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How To Breed Basset Hounds

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Published on
Wednesday 17 July 2019
Last updated on
Tuesday 9 May 2023
How To Breed Basset Hounds
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When you think about how to breed Basset Hounds, you need to be aware of their main physical problems: the long floppy ears, and the dwarfism. These two are the main causes of medical conditions and even birthing problems.

Breeding Basset Hounds is relatively smooth thanks to the breed’s overall good health but you still need to pay attention to your Basset’s ears, body, and diet. The breed is not small, it is dwarfed (or squished).

We will give you more on this later in this article, as well as covering the best breeding practices for this amazing breed.

Background of Basset Hound Breeding

With its European origins, the Basset Hound breed has conquered the entire world thanks to its droopy eyes and fantastic temperament.

Here is a breakdown on how the breed came about, why, and who is responsible for its amazing end-result!


Basset Hounds are known to have originated in both France and Britain. Initial Basset Hounds breeding was recorded in France, after which they were sent to Britain. There, they were further improved upon and the final variety of the breed was then created and fixated.

The Basset Hound is a third generation breed that directly descends from a large scent hound breed called St. Hubert’s Hound. These hounds were found in Belgium and were also called Bloodhounds for their ability to hunt big animals. The Bloodhounds, in turn, have descended from an ancient hound breed called Laconian or Spartan hounds. These bloodthirsty and dangerous hounds were known to not give up on their prey until they found it. 

To imagine that something that wild and aggressive could eventually encourage a sweet-tempered, friendly and adorable Basset Hound is amusing.

First Mentions

Basset Hounds have found a mention in a French illustrated hunting text, La Venerie, written in 1585 by Jacques du Fouilloux. The breed was mentioned as being good hunters of small animals such as rabbits, fox, deer, squirrels, and pheasants. This is the first ever mention of the Basset Hounds in history.

Then in 1870, there is another mention of how controlled mating of shorthaired, short-legged, Basset Hound breeding started being carried out. In the years that passed, there are mentions of how the Basset Hound was a muse of Emperor Napoleon III.

Basset Hound breeding received a lot of attention during and after 1870 in France, which is when Count Le Couteulx of Canteleu created a breed from the existing hounds, which had straight legs and called it Chien d’Arteois. Another gentleman, Louis Lane took a fascination to Basset Hound breeding and developed a breed with crooked legs, calling it Basset Normand.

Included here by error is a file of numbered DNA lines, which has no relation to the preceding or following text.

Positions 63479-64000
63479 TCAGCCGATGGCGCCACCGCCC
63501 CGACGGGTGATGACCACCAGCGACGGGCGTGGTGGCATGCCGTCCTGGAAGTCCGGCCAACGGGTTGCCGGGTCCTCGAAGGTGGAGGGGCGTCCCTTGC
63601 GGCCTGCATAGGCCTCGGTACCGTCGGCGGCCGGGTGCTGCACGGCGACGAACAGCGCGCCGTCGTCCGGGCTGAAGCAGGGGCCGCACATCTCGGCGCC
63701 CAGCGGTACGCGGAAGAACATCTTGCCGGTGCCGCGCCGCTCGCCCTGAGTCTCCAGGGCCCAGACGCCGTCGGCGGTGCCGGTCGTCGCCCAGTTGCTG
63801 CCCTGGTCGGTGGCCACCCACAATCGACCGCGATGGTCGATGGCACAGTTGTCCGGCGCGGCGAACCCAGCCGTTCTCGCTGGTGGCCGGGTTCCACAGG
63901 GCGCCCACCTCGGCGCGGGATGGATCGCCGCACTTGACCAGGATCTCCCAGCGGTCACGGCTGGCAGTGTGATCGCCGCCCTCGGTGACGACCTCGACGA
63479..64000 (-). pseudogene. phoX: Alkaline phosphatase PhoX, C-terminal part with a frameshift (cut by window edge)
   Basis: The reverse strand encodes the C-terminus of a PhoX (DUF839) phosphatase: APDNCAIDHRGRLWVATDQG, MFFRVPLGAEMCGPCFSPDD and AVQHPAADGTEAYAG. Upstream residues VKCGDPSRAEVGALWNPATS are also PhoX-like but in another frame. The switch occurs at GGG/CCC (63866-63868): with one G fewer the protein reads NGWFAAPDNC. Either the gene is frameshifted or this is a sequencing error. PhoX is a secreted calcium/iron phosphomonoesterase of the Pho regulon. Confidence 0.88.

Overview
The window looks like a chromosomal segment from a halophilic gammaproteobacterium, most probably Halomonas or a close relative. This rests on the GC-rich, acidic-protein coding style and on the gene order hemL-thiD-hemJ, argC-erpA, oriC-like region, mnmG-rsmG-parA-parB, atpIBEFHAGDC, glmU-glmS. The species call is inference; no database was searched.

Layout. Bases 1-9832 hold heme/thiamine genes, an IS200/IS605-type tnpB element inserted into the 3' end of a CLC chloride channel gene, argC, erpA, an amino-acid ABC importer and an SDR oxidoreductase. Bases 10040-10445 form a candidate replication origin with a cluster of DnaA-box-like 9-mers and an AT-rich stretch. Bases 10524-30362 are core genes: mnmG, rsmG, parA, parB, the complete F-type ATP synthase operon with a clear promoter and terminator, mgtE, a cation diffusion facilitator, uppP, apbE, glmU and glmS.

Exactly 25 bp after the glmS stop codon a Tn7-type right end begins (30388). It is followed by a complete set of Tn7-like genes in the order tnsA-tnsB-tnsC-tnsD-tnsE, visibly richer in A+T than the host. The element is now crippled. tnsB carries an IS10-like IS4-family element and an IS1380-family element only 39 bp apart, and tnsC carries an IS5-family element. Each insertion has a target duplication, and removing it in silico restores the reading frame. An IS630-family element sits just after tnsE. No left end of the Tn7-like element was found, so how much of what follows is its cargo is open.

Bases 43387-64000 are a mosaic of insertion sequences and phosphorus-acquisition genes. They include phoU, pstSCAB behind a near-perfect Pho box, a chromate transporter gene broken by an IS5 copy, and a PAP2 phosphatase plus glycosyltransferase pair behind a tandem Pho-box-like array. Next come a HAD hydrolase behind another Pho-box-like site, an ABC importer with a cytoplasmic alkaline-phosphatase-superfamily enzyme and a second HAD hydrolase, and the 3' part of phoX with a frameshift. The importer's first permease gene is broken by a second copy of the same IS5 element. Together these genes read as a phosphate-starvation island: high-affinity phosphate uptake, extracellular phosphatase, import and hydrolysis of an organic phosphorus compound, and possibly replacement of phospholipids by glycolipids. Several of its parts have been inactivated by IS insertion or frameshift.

Eventually, these two were mated internally and a new breed called Basset Artesien Normand was brought into being.

Sir Everett Millais

Once the controlled breeding of Basset Hounds began in France, they had started being imported to England. Here, a man called Sir Everett Millais, the father of the modern Basset Hound as we know it today, fine-tuned the breed and made it heavier by breeding it with a Bloodhound. He put the stamp of finality on the creation. Since then, the standards set by Millais have been the yardstick for Basset Hound breeding.


The Basset Hound is fairly popular with the masses – mostly families with children. Basset Hounds started picking up popularity after 1870, mostly in France and England. Today they make it to the list of dogs that most families in the USA or Britain would like to adopt. 


Basset Hounds are gentle and family-friendly, yet have a great knack of guarding and protecting. Their hound instincts are intact, even when they cuddle with their owners and play with the kids.

Their popularity was further encouraged by the advent of Disney movies that featured Basset Hounds (e.g. Toby of The Great Mouse Detective). And later, by the footwear brand Hush Puppies that made a Basset Hound their poster boy all across the world.

Dwarfism (achondroplasia)

Those short stubby legs on the Basset Hound that add an extra oomph to its cuteness quotient is actually a bone deformity (or achondroplasia), in which the bones do not grow to their normal size.

A genetic condition called osteochondrodysplasia, which causes abnormal bone growth results in dwarfism or achondroplasia. This is probably due to the interbreeding of the hounds in France and England. Read our article on closed gene pools and inbreeding for a better understanding.

Since this has become a defining factor for a Basset Hound’s breed quality, the accepted height for Basset Hounds is 14 inches. Dogs larger or taller than 14 inches may find it hard to get registered with popular kennel clubs.  Check out the standard on the breed’s American club website.

Other dogs affected by this problem include Bulldogs and Dachshunds.


Honestly, Basset Hounds are undeniably super cute and irresistible. Big floppy ears, short stubbly legs, big round eyes that speak volumes and a tiny but sturdy body that allows the Basset to be agile yet strong. Basset Hounds are the ultimate cuddle-bums.